The real estate market has generally been favorable in recent years, and real estate investment trusts like Gramercy Property Trust (NYSE:GPT) have sought to tap into strong demand for good properties. Yet even a strong environment for the industry doesn't guarantee growth, and like many of its peers, Gramercy has consistently looked to acquisitions in order to help expand the scope of its business.

Coming into Tuesday's second-quarter financial report, Gramercy investors were a bit nervous about whether the REIT would successfully find ways to keep growing key financial measures. As we've seen in past quarters, Gramercy wasn't able to come through with results that satisfied shareholders completely. Let's take a closer look at Gramercy Property Trust and what its latest results say about its prospects going forward.

An industrial distribution property in Europe, with the letters DSV on the side of the building.

Image source: Gramercy Property Trust.

Gramercy Property Trust sees its numbers shrink

Gramercy's second-quarter results revealed how previous troubling trends got worse during the quarter. Revenue was down 6% to $131.4 million, which was even worse than the roughly 4% decline that most investors were looking to see. Net income plunged by around three-quarters, and the more important adjusted funds from operations (FFO) dropped 15% to $65.9 million. That produced adjusted FFO per share of $0.44, and the REIT also missed the consensus forecast for core FFO.

Taking a closer look at the numbers, Gramercy continued to make strategic transactions both to acquire and to sell properties in its portfolio. The REIT spent $171.5 million to purchase 10 industrial properties, and build-to-suit land-parcel purchases added another $49.1 million to the spending column. Occupancy rates on all but one of those properties were at 100%, ensuring smooth cash flow stemming from their purchase.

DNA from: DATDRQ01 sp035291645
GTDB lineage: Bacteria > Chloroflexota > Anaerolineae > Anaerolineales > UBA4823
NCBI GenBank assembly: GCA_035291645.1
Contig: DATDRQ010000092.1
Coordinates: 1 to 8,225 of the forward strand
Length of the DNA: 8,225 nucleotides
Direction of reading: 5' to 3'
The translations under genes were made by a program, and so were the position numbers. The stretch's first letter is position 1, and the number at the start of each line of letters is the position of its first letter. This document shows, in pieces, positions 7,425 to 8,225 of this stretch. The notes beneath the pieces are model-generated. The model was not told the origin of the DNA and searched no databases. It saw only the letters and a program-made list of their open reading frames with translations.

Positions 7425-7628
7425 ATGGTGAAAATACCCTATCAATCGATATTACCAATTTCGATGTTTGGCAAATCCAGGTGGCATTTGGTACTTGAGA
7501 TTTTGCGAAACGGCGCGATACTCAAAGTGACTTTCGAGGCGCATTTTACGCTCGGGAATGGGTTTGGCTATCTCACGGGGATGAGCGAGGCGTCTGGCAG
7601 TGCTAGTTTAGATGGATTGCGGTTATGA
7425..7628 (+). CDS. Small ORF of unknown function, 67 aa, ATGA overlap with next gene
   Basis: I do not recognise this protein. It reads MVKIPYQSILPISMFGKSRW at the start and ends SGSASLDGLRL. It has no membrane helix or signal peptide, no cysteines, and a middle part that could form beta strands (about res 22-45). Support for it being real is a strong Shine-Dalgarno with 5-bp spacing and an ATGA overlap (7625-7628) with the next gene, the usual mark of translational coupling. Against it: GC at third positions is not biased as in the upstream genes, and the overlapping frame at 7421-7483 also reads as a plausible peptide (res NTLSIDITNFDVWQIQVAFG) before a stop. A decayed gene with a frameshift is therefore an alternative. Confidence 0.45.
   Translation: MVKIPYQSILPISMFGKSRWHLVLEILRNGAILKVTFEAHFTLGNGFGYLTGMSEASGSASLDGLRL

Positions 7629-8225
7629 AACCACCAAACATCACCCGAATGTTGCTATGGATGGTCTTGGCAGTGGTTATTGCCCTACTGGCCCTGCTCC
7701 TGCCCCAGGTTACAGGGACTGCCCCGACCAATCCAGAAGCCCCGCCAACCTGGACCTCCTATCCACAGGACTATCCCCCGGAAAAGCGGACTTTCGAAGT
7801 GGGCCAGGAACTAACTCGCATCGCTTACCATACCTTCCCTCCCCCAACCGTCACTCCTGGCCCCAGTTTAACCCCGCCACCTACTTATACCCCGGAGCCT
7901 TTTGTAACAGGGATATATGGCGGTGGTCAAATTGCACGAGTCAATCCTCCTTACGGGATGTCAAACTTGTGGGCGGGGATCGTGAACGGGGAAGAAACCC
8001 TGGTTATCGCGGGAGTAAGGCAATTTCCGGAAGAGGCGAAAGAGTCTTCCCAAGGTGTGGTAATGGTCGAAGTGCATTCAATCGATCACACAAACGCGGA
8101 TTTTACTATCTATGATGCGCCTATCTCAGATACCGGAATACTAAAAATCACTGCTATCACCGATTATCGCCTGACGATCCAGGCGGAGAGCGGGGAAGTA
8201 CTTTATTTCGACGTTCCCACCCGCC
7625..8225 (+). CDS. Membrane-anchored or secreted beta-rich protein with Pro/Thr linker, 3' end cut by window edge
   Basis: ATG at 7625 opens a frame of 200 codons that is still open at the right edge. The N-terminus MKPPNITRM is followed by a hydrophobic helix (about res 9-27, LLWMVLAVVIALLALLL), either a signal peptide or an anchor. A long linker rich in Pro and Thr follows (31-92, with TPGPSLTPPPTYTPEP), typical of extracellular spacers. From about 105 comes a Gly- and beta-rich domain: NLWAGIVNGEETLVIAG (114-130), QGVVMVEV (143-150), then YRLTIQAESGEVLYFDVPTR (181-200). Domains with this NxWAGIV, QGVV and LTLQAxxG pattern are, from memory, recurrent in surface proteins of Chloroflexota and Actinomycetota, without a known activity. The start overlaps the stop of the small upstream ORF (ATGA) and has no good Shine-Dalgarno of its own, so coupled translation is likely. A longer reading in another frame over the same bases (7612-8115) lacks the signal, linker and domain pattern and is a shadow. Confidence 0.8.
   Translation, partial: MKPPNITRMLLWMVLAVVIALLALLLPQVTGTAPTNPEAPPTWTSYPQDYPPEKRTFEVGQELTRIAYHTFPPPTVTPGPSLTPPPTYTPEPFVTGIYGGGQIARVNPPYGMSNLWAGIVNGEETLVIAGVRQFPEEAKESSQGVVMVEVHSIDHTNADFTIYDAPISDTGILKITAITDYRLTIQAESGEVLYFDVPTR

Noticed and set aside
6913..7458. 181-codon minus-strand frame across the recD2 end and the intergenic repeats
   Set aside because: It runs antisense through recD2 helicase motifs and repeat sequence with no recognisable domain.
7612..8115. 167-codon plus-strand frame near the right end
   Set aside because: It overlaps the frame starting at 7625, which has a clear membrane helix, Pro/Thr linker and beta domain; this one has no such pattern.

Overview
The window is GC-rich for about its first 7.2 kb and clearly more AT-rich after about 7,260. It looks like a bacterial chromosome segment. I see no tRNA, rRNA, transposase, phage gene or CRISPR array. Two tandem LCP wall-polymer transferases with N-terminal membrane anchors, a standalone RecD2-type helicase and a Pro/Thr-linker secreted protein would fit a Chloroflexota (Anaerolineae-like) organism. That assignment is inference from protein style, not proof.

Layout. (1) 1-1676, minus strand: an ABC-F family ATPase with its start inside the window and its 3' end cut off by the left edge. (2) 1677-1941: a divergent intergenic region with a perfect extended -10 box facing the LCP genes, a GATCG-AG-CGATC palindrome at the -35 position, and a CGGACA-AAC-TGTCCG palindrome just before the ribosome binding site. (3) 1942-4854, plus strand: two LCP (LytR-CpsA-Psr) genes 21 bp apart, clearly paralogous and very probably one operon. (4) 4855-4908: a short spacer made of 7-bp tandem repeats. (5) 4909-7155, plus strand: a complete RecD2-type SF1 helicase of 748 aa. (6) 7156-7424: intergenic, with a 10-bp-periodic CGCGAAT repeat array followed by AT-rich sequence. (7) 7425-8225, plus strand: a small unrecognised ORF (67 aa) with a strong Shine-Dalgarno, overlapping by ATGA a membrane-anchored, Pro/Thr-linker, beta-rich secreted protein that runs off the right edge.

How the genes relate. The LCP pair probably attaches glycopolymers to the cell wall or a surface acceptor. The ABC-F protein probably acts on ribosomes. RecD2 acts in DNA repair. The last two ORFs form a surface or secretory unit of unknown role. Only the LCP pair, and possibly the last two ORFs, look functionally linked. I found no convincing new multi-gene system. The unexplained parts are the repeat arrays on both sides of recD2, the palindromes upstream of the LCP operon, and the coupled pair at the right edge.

Gramercy also sold off 11 properties during the quarter. The REIT received $183.3 million for those properties, and the cap rate at which it sold them indicated on average more expensive valuations than the cap rates on the properties it acquired during the quarter. Sales centered on the office and retail bank branch real estate segment, and the company recorded net gains of $2 million on the sales.

Looking at Gramercy's leases, the company executed a single new lease and renewed three agreements. The deals covered nearly 900,000 square feet of space, and average lease terms of more than eight years emphasized the REIT's preference for long-term tenants.

Elsewhere, Gramercy completed the sale of its Gramercy Property Europe fund's assets after the end of the quarter. The transaction paid more than $100 million to Gramercy, and the REIT made additional moves to simplify its European exposure and consolidate its European business to its Gramercy Europe subsidiary, which acquired three properties during the quarter and will manage Gramercy Property Europe's former assets for the next year. Gramercy's asset management business saw an expected drop in fee revenue due to the scaling-down of a key relationship.

Can Gramercy bounce back?

Of most concern to Gramercy investors is the REIT's warning about the remainder of the year. Gramercy cut its guidance for 2017, saying that core FFO will now be between $2.05 and $2.10 per share, with adjusted FFO of $1.90 to $1.95 per share. Both sets of numbers were below the previous ranges that Gramercy set at the beginning of the year. Gramercy cited dispositions from early in the year and delayed acquisition activity until later in the year for the shortfall.

Gramercy did continue to ensure that it had sufficient liquidity to make transactions. Thanks in large part to its previously announced $274 million offering of stock, Gramercy had $970 million in available liquidity as of June 30, up by more than $185 million from three months ago.

Gramercy's shareholders weren't entirely pleased with the warning on FFO, and the stock fell 2% early in the trading session following the announcement. Gramercy needs to find ways to keep its FFO moving higher rather than losing ground, or else investors will conclude that they need more than just a 5% dividend yield to keep them satisfied with the REIT's long-term growth prospects.

This article represents the opinion of the writer, who may disagree with the “official” recommendation position of a Motley Fool premium advisory service. We’re motley! Questioning an investing thesis -- even one of our own -- helps us all think critically about investing and make decisions that help us become smarter, happier, and richer.